Japanese prime minister Shinzo Abe called a snap election yesterday, hoping to capitalize on newfound support for his hardline stance on dealing with North Korea. His approval rating has skyrocketed to 50 percent, more than 20 points higher than his all-time low last July. The plebiscite is scheduled for October 22.
If successful, Abe’s re-election will help him consolidate power in the Liberal Democrat party and enact defense reform to help the nation address the North Korean threat. Included in that proposed reform is a revision of the nation’s post-World War II pacifist constitution, which limits its ability to defend against North Korea, and a desperately-needed $48 billion increase in the country’s missile defense network. Part of that budget would go toward purchasing U.S. systems, such as the Aegis Ashore interceptors or the Terminal High-Altitude Area Defense (THAAD).
While Abe’s militaristic policy has enjoyed support among the Japanese people, especially given public concern over the two missiles North Korea has fired over the northern island of Hokkaido, it threatens to drive a further wedge between Japan and China. China has expressed its objection to Japanese acquisition of THAAD, because it is capable of monitoring Chinese military activity. After South Korea acquired THAAD systems, China retaliated by putting pressure on the country’s imports and tourism.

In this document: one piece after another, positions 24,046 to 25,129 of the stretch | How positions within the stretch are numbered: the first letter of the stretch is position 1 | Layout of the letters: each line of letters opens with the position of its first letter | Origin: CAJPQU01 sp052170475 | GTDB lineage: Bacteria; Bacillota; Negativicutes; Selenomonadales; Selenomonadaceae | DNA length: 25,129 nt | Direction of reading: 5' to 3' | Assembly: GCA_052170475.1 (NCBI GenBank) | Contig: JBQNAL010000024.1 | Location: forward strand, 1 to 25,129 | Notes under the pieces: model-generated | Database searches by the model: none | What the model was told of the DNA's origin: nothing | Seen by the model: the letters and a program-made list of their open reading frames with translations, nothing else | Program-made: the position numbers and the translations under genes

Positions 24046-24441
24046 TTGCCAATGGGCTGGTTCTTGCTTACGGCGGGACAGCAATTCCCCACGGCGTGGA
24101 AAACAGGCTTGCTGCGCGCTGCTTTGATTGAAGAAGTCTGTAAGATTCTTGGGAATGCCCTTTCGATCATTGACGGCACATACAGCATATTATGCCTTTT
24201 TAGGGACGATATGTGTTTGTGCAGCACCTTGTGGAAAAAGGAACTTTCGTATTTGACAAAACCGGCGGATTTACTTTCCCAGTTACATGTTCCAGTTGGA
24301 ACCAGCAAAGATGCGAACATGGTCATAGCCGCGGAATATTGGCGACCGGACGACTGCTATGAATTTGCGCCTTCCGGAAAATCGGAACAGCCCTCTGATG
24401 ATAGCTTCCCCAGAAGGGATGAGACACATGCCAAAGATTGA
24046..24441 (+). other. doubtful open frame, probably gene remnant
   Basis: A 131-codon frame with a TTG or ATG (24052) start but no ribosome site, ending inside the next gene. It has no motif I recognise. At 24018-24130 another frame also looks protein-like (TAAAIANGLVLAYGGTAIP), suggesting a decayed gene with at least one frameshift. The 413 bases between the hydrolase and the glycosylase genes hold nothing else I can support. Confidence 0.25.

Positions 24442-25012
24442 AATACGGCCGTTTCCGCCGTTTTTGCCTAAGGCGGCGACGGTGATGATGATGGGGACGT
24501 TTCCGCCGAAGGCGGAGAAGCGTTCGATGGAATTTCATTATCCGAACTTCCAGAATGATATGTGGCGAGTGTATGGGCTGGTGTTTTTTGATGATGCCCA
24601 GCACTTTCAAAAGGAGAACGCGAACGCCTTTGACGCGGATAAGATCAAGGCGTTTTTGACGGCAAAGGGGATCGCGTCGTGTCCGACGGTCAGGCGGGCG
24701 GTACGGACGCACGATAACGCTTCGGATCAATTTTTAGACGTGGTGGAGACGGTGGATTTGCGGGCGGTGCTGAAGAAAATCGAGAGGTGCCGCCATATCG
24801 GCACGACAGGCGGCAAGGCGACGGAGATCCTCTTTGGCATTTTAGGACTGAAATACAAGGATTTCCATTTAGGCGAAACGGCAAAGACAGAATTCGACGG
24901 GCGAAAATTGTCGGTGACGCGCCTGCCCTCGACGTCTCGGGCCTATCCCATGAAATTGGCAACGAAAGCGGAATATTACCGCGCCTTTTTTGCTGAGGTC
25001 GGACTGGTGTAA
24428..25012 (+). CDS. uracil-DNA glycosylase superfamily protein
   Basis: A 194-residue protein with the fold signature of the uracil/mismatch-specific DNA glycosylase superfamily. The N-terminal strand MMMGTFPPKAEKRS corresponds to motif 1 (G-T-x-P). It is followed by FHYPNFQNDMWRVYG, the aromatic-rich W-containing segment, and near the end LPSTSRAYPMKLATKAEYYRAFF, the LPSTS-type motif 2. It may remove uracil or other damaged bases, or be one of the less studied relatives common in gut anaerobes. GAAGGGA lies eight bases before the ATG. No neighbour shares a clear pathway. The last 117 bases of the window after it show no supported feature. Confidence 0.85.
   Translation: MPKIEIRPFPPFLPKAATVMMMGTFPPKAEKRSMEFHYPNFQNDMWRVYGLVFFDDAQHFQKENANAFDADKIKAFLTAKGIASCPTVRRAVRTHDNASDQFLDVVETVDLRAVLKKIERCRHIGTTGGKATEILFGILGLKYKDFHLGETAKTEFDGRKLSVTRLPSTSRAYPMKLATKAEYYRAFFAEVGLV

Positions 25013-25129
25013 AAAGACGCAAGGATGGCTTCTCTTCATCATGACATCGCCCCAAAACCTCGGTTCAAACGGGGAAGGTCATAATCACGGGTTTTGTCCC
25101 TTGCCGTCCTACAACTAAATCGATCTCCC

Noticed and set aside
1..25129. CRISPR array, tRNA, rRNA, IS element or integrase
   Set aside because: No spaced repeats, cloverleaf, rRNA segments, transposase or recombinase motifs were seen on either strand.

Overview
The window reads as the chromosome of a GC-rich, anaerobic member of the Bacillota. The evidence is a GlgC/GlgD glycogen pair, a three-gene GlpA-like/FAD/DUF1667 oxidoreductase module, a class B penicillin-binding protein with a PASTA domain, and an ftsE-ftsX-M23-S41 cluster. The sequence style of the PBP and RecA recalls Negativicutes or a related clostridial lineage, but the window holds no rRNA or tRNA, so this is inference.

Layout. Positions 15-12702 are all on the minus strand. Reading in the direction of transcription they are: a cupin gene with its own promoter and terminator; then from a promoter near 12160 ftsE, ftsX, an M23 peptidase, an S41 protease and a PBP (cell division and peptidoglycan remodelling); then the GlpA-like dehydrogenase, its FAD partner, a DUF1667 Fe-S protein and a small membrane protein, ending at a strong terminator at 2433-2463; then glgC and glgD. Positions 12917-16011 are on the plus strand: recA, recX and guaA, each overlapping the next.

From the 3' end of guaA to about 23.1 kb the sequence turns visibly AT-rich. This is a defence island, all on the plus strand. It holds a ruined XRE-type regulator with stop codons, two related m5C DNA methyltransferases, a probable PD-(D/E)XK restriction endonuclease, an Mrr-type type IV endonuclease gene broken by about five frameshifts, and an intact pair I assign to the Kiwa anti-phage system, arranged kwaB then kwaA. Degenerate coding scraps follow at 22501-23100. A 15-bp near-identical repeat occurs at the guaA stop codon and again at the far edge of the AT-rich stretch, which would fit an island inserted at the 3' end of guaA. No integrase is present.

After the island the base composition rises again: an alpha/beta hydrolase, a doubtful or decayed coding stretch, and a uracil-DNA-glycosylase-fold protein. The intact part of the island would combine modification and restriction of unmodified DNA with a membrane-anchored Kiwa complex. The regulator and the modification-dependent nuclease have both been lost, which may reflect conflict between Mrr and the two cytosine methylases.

The summer slump in Abe’s approval rating was due in part to a series of corruption and bribery scandals within his cabinet. In March, news broke that a close friend of Abe’s received government backing for a veterinary college. A month earlier, Abe’s wife stepped down from an “honorary principal” position with the school, leading to public concern over bribery within the Liberal Democratic party. Then, in July, Japan’s defense minister resigned over allegations that she helped suppress defense documents that detailed Japanese activity in South Sudan.
But a survey from the Nikkei Asian Review over the weekend found that 44 percent support Abe’s party, and only eight percent each support the two opposition parties, the Democratic and a new party, known in English as the Party of Hope. Should Abe win, and secure the additional support for his reform efforts, it will go a long way toward expanding Japan’s options for addressing the North Korean threat.